This is like a Sergio Leone film. This good review missed the use case of shooting with old classic lenses. These new Mirrorless bodies all have great potential for those of us who shoot with old Leica, Zeiss, Canon, Nikon and other glass. I also recognize that someone shooting only new AF glass that cares a lot about sports and fashion would get a very different answer.
Half my lenses are legacy mF but to be honest you don't need anything more than 16mp or 12mp to bring out the best of old film lenses. So the A7R3 and Z7 are way overkill. An A would be sufficient if you like the 1. An A7Sii would be an interesting option.
I agree that a better EVF does make a difference in this use case but that may be due to older eyes. Techart Pro. You can AF nearly every lens ever made that has a flange distance equal to or longer than Leica M mount. All the resolution in the world goes out the door if you're a hair out of focus from manually focusing.Update: the article now includes a summary of our complete comparison.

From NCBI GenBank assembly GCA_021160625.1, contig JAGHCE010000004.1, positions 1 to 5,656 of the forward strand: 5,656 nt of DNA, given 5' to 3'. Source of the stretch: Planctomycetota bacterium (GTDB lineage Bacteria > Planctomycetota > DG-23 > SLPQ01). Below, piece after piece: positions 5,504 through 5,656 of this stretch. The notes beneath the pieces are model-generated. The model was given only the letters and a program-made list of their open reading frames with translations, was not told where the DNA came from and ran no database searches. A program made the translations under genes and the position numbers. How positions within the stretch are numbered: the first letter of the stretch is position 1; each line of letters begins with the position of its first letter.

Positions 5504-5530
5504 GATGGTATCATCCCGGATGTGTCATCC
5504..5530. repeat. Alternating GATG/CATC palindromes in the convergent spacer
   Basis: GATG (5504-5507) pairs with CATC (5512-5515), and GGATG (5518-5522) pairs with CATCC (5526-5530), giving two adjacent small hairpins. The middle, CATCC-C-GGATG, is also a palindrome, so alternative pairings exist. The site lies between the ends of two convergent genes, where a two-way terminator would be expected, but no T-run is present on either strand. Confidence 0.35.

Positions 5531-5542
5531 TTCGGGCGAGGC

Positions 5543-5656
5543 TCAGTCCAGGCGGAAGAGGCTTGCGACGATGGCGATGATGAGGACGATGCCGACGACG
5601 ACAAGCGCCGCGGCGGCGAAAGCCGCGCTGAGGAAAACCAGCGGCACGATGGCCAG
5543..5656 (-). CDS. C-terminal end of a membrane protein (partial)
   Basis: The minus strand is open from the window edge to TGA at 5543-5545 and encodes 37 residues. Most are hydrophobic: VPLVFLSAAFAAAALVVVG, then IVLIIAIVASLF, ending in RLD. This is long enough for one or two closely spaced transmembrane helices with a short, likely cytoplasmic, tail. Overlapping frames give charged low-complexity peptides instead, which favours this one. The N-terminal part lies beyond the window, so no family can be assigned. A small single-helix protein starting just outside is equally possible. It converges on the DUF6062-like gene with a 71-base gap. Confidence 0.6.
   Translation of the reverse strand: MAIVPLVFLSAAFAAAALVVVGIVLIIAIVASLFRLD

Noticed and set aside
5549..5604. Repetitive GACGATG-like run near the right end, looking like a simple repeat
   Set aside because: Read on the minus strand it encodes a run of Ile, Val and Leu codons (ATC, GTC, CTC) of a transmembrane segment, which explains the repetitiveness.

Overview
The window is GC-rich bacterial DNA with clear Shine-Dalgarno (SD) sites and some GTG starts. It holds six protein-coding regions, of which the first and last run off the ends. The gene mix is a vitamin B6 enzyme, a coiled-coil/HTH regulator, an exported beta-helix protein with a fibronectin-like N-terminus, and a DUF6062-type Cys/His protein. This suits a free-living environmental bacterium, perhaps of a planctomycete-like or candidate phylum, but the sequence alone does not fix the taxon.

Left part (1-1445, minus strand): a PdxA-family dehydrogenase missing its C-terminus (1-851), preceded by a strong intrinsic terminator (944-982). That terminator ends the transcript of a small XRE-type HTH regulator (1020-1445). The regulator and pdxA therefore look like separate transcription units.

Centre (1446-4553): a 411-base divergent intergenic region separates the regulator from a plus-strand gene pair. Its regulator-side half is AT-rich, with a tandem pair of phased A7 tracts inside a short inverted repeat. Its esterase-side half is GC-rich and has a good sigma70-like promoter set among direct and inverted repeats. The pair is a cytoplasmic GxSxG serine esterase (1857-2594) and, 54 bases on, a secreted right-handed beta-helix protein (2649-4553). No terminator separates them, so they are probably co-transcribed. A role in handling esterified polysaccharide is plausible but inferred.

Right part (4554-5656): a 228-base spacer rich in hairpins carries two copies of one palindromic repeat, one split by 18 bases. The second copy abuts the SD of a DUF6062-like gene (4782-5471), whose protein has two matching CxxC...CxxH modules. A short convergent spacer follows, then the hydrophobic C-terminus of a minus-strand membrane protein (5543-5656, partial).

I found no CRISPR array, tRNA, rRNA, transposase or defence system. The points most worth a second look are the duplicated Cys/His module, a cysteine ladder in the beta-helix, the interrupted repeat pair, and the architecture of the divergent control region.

Scroll down to check it out and to visit the full article! Sony has become a reference on both the mirrorless market and the digital camera market as a whole thanks to the rise of the A7 series. Just recently the company became number one on the US full-frame market, which is a clear sign that the DSLR competition is falling behind. Sony was also the only mirrorless brand to embrace the 35mm format up until now, if we exclude Leica whose SL and M systems are much more of a niche segment.
But first, a quick list of what the two cameras have in common:. Ethics statement : the following is based on our hands-on experience with the Nikon Z6 and our long-term experience with the A7 III that we currently own. A complete comparison with the two cameras is now available here. We were not asked to write anything about these products, nor were we provided any other compensation of any kind.
All opinions we express regarding these products are our own. Within the article, there are affiliate links. If you buy something after clicking one of these links, we will receive a small commission. To know more about our ethics, you can visit our full disclosure page.
Sony a7 III vs. Canon EOS R vs. Nikon Z6, which is best?